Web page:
Sharetribe today has two pricing models. Sharetribe Go is a built-in marketplace hosting option with everything ready to go. You can customize the script and make it how you want it on top of the existing ‘template’. Another standout feature is that Sharetribe doesn’t charge any fee from transactions but instead has a fixed pricing model. The second one is Sharetribe Flex using which you can develop a custom marketplace with everything from scratch on Flex. This is a more technical option so the platform also gives you the option to hire Flex developers to build your project for you.
In the fall of 2019, Sharetribe announced that they will become source-available after staying open-source for over 8 years. First question - obviously, what is source-available? This implies that the code pertaining to any software will be available online freely but with minor restrictions which refrains it from being completely open-source. This decision comes after the people working at the company came across another company that was selling basically a replica of what Sharetribe was. This stir up considerations for a possible change and they decided to go ahead with a source-available license which, according to Juho, guaranteed that 99.99% of Sharetribe Go users wouldn’t be impacted and only a few Flex users would be, which they had to make peace with.
Sharetribe did raise a seed round in their earlier years for $2.4 million but stopped since then after they realized that their social mission was way bigger than raising capital and having investors steer the future of the company. They realized that startups function these days on a ‘do-or-die’ principle which is forcing founders to eventually push towards raising more money, which raises valuation, and eventually means a bigger slice for the investors and that’s all there’s left of a company that started with a pure, unadulterated idea.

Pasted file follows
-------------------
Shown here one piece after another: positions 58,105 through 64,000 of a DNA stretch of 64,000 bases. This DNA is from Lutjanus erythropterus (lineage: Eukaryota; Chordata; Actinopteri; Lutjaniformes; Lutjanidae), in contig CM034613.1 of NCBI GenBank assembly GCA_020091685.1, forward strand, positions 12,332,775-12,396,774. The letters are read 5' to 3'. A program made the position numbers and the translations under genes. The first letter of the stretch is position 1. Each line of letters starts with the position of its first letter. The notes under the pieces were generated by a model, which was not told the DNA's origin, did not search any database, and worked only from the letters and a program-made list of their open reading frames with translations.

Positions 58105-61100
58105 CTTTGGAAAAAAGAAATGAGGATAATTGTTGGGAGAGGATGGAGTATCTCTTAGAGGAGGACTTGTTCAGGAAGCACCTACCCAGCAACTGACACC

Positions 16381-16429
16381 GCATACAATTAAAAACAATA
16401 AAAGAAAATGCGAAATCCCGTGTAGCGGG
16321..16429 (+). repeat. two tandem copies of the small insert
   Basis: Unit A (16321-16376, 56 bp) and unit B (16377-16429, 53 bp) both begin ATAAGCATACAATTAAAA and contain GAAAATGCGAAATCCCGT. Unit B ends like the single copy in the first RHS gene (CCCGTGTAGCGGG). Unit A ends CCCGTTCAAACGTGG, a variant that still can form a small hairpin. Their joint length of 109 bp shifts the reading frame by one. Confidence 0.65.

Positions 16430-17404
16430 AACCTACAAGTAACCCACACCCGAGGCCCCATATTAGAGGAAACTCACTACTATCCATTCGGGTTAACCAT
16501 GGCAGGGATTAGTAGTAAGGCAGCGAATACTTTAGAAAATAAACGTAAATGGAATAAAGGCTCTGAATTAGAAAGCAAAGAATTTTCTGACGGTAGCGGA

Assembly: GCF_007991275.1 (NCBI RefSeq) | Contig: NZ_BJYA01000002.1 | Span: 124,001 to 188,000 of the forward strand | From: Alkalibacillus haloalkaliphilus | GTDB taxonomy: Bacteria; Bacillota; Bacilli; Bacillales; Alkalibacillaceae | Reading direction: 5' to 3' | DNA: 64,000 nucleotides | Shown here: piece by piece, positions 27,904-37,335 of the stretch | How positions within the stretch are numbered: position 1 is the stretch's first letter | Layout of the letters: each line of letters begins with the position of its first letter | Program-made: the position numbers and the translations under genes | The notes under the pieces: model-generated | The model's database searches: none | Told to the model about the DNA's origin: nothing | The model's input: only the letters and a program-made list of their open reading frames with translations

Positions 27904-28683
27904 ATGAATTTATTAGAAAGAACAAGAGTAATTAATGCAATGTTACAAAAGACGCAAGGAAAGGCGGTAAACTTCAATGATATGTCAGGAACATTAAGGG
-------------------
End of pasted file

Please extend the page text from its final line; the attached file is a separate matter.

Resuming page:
How do you build a company that wholeheartedly does something good for society? Juho discusses this concept in-depth and exemplifies some of the biggest names, game-changers, in the marketplace business. The mere willingness to do something good with a positive mission statement is not enough to create a positive impact. He talks about certain ‘externalities’ that can pop up uninvited even for companies that set out with a seemingly good idea.
Juho argues that in order to remain a company with good virtues, the solution is to remove the incentive to maximize profits. Sharetribe went for something which is known as steward-ownership. This change, in a nutshell, ensures that all money that goes to investors will be capped to a certain limit and all the profit a company makes is just a way to achieve the social mission. The power to make decisions remains in the hands of the people who work at the company simply to ensure that a company works to serve the people and not the other way around. With this, a company will make just enough money to get by and invest in resources that improve the product, nothing more, nothing less.
Sharetribe exemplifies what a company is capable of achieving when they don’t let anything come in the way of catalyzing a social impact. It has enabled hundreds of successful marketplaces that are thriving on a platform built specifically to enable exactly that. Studiotime is one such marketplace that was built in, believe it or not, one evening. Mike Williams, the owner of Studiotime decided to build a fully-functional prototype of a marketplace which he called ‘Airbnb for music studios’. The idea was to allow musicians to rent out studios for some time. Within hours, 1000s of users signed up for this.
You can also check out all the marketplaces powered by Sharetribe and filter it as per platform, type, and Location.
If you’ve been really paying attention, you would’ve realized that Sharetribe does so much for communities even from afar. Building marketplaces and managing them becomes tenfold easier with Sharetribe which means you can spend your time taking care of your community. Sharetribe offers every tool you would need to work an end-to-end functional marketplace, without having to look elsewhere.
Sharetribe offers a community with almost 1500 Flex developers who discuss building custom marketplaces and help each other get better at it. All new releases, updates, and development processes are shared with the community.